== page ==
Juventus found more space in midfield in the second half, and it was evident when Tevez received time to fire a venomous shot off the crossbar to secure three points. Tevez, in general, displayed his significance to the side – his creativity created Llorente’s opener, and his goal-scoring prowess led to his fantastic strike for Juve’s second.
In truth, he epitomizes a striker fit for Conte’s system. His willingness to press Taarabt in Milan’s third, thus creating a chance that Lichtsteiner shockingly missed, along with using his strength to easily brush aside Rami and force Abbiati to make a save illustrates what he offers Juventus. The Argentine’s remarkable goal was his 15th in 26 Serie A appearances, and it’s fair to say that not only was Tevez the best striker in the match, but he’s possibly the best in the league.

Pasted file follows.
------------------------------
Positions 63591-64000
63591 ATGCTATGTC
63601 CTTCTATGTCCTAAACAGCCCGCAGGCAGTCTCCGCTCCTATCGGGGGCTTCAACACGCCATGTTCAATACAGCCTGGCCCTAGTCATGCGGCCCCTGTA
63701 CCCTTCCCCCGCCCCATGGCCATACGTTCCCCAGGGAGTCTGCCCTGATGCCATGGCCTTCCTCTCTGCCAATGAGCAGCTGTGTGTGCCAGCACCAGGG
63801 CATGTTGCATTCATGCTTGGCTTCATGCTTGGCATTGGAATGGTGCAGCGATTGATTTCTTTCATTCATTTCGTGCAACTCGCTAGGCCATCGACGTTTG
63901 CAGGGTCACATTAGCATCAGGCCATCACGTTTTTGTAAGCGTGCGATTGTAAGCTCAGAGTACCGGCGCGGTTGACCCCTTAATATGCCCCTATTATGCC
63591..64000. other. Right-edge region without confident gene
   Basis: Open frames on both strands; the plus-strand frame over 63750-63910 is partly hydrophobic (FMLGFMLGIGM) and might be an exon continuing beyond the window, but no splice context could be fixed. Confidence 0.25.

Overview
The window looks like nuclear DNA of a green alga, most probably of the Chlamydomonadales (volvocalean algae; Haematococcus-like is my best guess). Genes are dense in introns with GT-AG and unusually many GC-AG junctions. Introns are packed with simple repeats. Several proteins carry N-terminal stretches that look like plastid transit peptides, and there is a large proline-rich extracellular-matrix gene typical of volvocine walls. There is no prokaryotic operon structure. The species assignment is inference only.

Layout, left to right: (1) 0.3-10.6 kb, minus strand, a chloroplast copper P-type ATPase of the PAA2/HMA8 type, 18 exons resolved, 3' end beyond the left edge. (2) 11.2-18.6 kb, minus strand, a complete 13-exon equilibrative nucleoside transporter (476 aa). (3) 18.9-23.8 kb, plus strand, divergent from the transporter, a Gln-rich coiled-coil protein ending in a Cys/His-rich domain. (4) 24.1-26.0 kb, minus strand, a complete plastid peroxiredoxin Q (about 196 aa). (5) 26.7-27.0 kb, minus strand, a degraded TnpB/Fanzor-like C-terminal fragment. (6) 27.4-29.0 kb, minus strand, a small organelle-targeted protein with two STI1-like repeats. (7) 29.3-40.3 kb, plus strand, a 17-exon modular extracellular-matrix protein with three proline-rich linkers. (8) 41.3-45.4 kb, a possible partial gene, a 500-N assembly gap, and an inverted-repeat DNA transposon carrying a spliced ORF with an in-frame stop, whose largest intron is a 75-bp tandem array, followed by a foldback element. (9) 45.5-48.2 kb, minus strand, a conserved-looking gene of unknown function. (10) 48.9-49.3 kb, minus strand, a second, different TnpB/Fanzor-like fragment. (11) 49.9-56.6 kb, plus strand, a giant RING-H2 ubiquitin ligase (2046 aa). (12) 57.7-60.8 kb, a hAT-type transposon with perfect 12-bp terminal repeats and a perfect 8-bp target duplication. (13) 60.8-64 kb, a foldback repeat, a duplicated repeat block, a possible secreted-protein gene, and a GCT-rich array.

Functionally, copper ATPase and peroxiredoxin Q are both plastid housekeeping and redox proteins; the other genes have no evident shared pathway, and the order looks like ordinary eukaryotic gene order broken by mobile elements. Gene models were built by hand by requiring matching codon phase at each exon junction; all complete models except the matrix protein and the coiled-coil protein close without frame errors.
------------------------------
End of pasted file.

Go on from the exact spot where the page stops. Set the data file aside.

Usually matches between two top-sides – disregarding the Milan’s position in the table – are decided by the narrowest margins. Although, Milan produced a positive performance, their inability to beat an impressive Buffon haunted the Rossoneri.
The win puts Juventus in pole position to claim their third consecutive Scudetto, and this match indicated the significance of Llorente and Tevez’s arrival. The strike duo has formed an unparalleled partnership this season, as they combine superbly within the final third, while providing flexibility, consistent performances, and goals.